Citing the commissions on aging that exist in the Massachusetts state government, Dexter, Nowak, and other speakers said a growing problem in the Commonwealth is the increasing number of LGBTQ+ seniors who face issues, such as isolation and alienation from typical nursing homes and senior spaces due to fear of anti-LGBTQ+ discrimination.
To start the banquet, Dexter cited 20th-century events, coalitions, and organizations that were prominent before Stonewall took place, such as the Janus Society, the Daughters of Bilitis, and the Mattachine society.
These organizations in particular, according to Dexter, operated as a unit called the East Coast Homophile Organizations, shortened to the acronym ECHO. They picketed the White House in April 1965 as part of a series called the Annual Reminders, which signaled to the U.S. government its LGBTQ+ citizens were being deprived of human rights and the pursuit of happiness.
Freshman Brandon Adams was the event’s youth panelist during the first intergenerational banquet in 2017. As a trans man who discovered his identity in high school, Adams chose FSU as the university to attend because it is an institution he believes to be open, welcoming, and accepting.
“In today’s society and today’s laws, when we’re looking at what’s going on in the Supreme Court right now at this very moment – those cases that are up are affecting each and every one of us,” he said.
Historian and gender and sexuality professor at Worcester’s College of the Holy Cross Stephanie Yuhl gave a presentation on the home-grown project she helped put together called “LGBTQ+ Worcester – For the Record,” which, according to her institution’s website, is a “chronicling of images, histories, voices and experiences of Worcester’s LGBTQ+ community over the last 50 years.”
To punctuate the evening and bring the crowd some dinner entertainment, the Kinsey Scales, who dub themselves “Boston’s premier queer-focused a capella group,” performed a medley of songs ranging from Sia to Diana Ross.
They ended their performance with the aptly titled, occasion-appropriate song, “I’m Coming Out.”
“I’m coming out / I want the world to know / I gotta let it show,” the group sang.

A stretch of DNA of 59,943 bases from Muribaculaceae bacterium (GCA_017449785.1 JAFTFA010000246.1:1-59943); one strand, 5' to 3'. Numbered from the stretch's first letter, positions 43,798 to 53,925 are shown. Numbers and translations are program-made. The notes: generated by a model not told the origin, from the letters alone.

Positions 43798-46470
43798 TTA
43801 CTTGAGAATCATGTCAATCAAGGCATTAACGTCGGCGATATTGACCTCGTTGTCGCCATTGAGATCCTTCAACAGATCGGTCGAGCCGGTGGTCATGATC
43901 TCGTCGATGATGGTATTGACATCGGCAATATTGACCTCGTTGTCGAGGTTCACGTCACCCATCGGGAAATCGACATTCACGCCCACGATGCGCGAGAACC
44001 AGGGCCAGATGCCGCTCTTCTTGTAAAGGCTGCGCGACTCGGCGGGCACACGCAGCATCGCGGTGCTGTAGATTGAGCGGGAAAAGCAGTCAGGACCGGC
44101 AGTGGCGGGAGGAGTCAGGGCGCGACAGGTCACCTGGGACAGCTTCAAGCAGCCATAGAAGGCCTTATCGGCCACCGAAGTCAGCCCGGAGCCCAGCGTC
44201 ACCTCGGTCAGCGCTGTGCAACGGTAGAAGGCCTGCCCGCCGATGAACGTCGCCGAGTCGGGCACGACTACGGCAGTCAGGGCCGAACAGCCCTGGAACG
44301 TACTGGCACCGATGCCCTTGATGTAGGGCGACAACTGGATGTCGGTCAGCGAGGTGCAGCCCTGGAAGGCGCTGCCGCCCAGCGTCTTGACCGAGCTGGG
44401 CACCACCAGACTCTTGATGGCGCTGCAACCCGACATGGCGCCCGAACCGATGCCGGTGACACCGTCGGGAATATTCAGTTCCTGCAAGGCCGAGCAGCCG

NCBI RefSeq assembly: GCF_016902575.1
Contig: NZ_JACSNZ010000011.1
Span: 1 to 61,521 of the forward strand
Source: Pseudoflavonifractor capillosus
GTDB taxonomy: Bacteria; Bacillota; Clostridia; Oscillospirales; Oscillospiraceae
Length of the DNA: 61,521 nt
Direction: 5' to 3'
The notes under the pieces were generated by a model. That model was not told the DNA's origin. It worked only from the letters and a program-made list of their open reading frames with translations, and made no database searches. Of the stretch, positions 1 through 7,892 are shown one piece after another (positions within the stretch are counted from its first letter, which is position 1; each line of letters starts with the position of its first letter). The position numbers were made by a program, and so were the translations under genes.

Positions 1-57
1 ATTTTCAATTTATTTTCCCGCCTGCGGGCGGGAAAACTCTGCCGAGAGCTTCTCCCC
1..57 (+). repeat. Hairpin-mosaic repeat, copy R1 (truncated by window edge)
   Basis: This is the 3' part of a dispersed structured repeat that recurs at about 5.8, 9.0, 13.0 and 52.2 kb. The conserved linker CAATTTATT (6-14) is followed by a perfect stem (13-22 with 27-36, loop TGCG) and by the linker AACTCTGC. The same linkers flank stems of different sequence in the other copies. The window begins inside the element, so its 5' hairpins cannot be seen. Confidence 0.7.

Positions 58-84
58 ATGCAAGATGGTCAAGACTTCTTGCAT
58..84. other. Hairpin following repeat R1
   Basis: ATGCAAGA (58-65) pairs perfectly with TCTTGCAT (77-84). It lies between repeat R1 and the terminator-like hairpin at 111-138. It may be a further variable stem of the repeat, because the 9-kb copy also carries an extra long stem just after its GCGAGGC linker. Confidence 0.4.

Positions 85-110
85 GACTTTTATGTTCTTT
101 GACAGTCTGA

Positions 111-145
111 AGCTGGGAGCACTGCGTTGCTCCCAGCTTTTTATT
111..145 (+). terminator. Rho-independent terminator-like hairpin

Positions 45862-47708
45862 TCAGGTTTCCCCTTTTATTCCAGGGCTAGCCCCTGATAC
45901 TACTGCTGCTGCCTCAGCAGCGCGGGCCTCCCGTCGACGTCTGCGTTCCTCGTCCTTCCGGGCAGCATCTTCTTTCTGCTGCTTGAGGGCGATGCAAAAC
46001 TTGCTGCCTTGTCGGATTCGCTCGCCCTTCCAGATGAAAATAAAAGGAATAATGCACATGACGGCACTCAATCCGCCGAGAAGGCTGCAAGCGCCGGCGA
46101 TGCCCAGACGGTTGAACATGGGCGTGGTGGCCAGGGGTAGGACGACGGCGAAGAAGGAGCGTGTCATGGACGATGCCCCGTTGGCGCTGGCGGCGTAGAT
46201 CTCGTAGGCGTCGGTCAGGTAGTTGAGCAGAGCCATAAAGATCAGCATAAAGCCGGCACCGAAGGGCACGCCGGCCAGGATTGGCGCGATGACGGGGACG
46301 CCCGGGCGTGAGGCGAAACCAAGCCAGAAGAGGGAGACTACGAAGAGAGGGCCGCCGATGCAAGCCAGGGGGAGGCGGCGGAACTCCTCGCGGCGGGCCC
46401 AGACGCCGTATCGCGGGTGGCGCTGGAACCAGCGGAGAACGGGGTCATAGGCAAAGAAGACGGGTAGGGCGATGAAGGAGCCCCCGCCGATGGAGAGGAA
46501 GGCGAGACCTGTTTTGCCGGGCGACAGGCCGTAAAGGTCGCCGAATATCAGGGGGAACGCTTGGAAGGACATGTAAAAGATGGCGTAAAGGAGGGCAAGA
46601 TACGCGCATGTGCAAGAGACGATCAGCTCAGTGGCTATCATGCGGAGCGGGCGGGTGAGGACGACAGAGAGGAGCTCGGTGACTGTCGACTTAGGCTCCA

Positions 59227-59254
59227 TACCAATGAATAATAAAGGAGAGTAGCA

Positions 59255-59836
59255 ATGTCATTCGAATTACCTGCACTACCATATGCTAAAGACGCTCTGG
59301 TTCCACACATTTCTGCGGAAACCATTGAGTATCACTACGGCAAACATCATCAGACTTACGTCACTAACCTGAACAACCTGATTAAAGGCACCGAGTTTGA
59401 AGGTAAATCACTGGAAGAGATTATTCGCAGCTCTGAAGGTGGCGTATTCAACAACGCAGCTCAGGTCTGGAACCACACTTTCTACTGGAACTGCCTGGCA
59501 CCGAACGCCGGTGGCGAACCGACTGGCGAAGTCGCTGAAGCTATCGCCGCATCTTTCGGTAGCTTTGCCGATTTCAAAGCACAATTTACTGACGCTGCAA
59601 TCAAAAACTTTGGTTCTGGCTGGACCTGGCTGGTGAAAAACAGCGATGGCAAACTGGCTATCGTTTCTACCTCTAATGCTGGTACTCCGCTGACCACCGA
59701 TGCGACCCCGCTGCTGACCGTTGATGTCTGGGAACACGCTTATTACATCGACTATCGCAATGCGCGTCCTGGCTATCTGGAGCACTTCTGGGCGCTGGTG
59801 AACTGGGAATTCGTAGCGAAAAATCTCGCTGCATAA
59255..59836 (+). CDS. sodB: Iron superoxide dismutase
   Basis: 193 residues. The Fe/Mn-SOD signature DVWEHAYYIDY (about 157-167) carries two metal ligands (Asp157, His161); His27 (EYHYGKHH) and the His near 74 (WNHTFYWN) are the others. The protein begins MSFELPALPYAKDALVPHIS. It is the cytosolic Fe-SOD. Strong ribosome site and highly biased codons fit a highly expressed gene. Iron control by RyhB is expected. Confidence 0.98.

Dexter said in the future, she hopes the event will continue to evolve and improve.
“We’ve been trying to become more intentional in the thematic pieces and the guest speakers that we have,” she said. “In past years, one of the things we got feedback on was that we really need to have more of an intersectional conversation.”
To remedy that, she intentionally brought in more speakers of color.
Madison Bruno, president of FSU’s Pride Alliance, brought fellow members of the club to the banquet.
Bruno emphasized the importance of intergenerational friendships and connections. “The LGBTQ+ [community] of past, present, and future do not exist in a vacuum. Our presence and the effects we have on each other reach through time, and the Pride Across Generations banquet does well by this no-vacuum notion by having generations come together in order to remember our relations to the generations who came before us and how they affect the LGBTQ+ [community] in the present and future.
“Furthermore, acknowledgement is owed to the fact that every day should be celebrated in thankfulness for the [connections] the LGBTQ+ [community] have between past and future generations – not just one day or month designated for celebration,” she added.
Kayla Nett, a junior and a member of Pride Alliance, said, “I’m really proud to participate in events like these. Being a part of the [LGBTQ+] community is something that is so important to me, and I’m glad there are events on campus that celebrate that.”